One of the great marketing tropes of Christmas is a play on nostalgia: the return to childhood. You’ve seen the commercials—the little boy playing with a matchbox car wakes up as a man on Christmas morning to find a grown-up version of the toy car parked in his driveway. The little girls making tamales in the kitchen are transformed into lifelong friends who keep the holiday together.
The power of childhood is a major motivating factor of Christmas. We spend a little more than we should “for the children,” we travel to far-flung family “for the children,” maybe we even attend a Christmas Eve service “for the children.” But after the wonder and magic of Christmas has worn off, we’re back to work, back to school, back to “adulting,” and the power of childhood seems like a long-lost dream.
But there’s a power at work in the world that reverses the order of things, it turns the world upside down, it’s unexpected and it’s unnatural: “But as many as received him, to them gave he power to become the sons of God, even to them that believe on his name” (John 1:12).
Power to Become Children
One theologian says, “There’s a paradox for you: power to become powerless.” This certainly isn’t a power respected by anyone in our world. A politician can’t use it, a general would laugh at it, a hedge-fund manager would be baffled by it. So what does John mean when he speaks of this power to become children?
John is, of course, speaking about the new birth—regeneration, or as we’re used to talking about it, being “born again.” The power to be made the children of God is not a resource that we employ, it’s a force that acts on us, turning orphans into sons, turning paupers into heirs. John goes on to say that this power—this right and privilege, as other translations put it—is a gift of God, not the result of natural circumstances or the choices we make. It’s a work of God for us, turning God’s enemies into his friends. Later in his life, this same John will write to the early church and he will return to this theme of rebirth saying, “Everyone who believes that Jesus is the Christ has been born of God” (1 John 5:1).
This means that on Christmas Day, when we celebrate Jesus’ birthday, we should also celebrate our own birthdays! In Jesus Christ, we’ve been made the children of God. Now, this was God’s work for us because nothing in us can bring about this new birth. By nature, the Bible says, we are children of wrath and opposed to God (Eph. 2:3). And it was while we were his enemies that Christ died for us, the apostle Paul reminds us (Rom. 5:8). But now anyone—no matter their natural lineage—can be called a child of God if they trust in Jesus Christ.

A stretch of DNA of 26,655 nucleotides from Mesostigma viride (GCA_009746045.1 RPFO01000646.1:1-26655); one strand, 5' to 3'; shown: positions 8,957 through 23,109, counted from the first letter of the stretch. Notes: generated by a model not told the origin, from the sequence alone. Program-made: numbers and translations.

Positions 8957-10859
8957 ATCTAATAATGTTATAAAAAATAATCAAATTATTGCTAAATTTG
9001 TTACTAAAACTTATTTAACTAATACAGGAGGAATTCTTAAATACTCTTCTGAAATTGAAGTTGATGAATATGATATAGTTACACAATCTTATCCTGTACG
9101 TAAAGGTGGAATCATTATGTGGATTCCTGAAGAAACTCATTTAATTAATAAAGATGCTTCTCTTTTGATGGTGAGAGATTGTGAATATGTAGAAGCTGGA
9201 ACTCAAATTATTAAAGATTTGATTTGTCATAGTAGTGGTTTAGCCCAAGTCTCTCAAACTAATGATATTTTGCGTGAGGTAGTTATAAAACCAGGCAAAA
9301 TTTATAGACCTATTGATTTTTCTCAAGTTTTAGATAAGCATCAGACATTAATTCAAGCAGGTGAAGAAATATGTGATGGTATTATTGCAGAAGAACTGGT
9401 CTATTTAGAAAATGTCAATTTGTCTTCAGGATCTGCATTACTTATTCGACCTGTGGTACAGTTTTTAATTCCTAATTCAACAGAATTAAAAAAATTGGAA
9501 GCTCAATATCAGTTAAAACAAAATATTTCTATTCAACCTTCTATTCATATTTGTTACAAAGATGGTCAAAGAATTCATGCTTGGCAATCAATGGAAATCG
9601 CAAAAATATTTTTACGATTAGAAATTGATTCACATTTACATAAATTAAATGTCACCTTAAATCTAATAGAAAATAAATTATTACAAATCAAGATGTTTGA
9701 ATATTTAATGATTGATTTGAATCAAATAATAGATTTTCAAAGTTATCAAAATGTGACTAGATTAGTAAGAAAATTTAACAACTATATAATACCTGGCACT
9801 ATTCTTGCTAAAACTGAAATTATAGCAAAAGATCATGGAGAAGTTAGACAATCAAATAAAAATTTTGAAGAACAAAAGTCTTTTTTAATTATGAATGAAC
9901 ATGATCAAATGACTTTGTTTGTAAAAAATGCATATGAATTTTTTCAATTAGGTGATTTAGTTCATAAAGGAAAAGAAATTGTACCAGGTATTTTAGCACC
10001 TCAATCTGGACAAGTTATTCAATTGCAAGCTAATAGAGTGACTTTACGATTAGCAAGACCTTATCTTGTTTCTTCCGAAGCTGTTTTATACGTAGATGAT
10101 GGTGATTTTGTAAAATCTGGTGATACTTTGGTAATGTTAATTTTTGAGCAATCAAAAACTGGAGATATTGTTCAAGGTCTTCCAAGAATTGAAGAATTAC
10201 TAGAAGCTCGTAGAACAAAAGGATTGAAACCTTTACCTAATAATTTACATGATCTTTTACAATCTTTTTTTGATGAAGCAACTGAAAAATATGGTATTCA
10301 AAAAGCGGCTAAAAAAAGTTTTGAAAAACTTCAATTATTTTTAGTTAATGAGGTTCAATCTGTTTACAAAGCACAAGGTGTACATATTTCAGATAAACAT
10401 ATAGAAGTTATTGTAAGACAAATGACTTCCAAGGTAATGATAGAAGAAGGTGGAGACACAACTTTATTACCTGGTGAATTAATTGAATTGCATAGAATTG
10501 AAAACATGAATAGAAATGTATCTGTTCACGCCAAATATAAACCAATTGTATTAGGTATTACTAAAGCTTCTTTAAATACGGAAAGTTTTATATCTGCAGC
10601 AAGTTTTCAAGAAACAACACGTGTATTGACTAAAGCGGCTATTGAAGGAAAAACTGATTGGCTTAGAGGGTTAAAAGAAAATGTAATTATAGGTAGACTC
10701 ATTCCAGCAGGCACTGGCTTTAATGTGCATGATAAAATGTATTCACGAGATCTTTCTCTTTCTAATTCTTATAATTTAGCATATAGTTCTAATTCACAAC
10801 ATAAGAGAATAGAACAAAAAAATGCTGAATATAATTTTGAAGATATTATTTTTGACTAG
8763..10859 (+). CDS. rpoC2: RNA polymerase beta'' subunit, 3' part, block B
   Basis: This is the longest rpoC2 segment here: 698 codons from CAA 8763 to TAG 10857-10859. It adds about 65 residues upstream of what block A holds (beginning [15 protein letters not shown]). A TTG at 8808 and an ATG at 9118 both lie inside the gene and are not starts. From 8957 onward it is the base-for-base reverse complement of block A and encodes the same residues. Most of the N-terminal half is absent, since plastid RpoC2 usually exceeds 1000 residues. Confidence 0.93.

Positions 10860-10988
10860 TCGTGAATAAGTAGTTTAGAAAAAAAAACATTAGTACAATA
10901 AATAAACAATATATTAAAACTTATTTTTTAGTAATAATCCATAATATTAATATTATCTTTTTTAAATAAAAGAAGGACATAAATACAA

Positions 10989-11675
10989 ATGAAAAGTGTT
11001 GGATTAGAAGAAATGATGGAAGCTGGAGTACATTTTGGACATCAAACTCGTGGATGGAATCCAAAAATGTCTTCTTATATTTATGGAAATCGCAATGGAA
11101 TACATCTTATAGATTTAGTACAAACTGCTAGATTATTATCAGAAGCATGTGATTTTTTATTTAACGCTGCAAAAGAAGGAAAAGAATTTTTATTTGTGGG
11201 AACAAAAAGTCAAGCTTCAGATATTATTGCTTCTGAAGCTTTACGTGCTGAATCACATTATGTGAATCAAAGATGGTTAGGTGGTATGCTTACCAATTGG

Why is that important? Because Jesus is the son of God—singular. He’s the one who by nature deserves all the love and care of his Father. But Jesus didn’t consider that prerogative worth grasping. Instead, he took the form of a servant, becoming like one of us, even humbling himself to death on a cross to rescue us from our sin and misery (Phil. 2:6-8). And it’s only because this one Son of God became man, died, and rose again that you and me—men, women, boys, and girls—can become sons of God along with Jesus, coheirs of the heavenly inheritance that rightfully belongs to him.
A Finalized Verdict
The beauty of this power—to turn strangers into sons—is demonstrated in an adoption courtroom. When the judge bangs the gavel finalizing the adoption, it’s complete. That child has been given a new family, a new name, a new birth certificate.
In the same way, when the gavel of God’s heavenly courtroom signals that the final “not guilty” verdict has been pronounced over you, all of heaven rejoices that the holy child of Bethlehem is now surrounded by a countless number of sisters and brothers who have by grace become children of God. That’s a power that doesn’t fade away after the lights are put up, after the vacation is over, and after work starts again. That’s a power that will change you for eternity.
Though his manger stood under the shadow of his cross, your new life is lived in the light of the dawn of a new creation. “If anyone is in Christ,” the Bible says, “he is a new creation. The old has passed away, behold the new has come” (2 Cor 5:17). New life in Mary’s womb, new life for you and me, a new world still to come.
So, happy Christmas and merry birthday! They are one in the same, for every Christmas is a day of new life for all who trust in Christ for their salvation.